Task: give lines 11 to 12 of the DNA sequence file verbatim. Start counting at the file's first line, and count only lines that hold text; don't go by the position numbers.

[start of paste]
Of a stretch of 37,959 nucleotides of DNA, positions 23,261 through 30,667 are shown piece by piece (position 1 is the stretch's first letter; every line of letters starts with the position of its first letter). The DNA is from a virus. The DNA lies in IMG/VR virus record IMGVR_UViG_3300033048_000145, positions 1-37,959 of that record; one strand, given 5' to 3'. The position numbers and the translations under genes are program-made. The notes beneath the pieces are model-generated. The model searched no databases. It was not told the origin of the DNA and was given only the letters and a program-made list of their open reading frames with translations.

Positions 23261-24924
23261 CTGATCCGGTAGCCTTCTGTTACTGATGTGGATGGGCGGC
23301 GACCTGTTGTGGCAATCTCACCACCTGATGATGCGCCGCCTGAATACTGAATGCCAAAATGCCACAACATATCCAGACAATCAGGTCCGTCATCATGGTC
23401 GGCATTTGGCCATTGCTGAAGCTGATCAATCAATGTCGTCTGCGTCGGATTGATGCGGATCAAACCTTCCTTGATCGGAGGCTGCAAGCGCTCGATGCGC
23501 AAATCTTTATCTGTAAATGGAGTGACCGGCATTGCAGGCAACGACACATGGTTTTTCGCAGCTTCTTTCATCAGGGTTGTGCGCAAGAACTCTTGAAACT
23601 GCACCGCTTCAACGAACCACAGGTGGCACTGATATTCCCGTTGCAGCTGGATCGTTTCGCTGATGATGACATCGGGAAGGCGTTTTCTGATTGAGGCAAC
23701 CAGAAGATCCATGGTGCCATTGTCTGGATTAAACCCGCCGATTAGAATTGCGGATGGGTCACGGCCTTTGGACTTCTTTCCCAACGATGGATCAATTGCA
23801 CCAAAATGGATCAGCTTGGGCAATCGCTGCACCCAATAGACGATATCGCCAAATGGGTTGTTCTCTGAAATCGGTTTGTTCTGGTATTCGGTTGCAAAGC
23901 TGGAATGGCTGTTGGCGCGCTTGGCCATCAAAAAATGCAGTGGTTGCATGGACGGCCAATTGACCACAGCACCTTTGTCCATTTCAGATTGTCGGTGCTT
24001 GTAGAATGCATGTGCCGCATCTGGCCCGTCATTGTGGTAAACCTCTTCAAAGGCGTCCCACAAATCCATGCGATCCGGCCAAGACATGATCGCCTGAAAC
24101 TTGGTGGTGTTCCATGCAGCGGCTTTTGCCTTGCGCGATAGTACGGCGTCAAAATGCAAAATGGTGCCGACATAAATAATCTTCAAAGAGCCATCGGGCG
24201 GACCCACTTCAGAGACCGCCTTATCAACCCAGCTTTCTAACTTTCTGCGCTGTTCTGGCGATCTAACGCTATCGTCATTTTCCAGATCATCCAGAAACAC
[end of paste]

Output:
24001 GTAGAATGCATGTGCCGCATCTGGCCCGTCATTGTGGTAAACCTCTTCAAAGGCGTCCCACAAATCCATGCGATCCGGCCAAGACATGATCGCCTGAAAC
24101 TTGGTGGTGTTCCATGCAGCGGCTTTTGCCTTGCGCGATAGTACGGCGTCAAAATGCAAAATGGTGCCGACATAAATAATCTTCAAAGAGCCATCGGGCG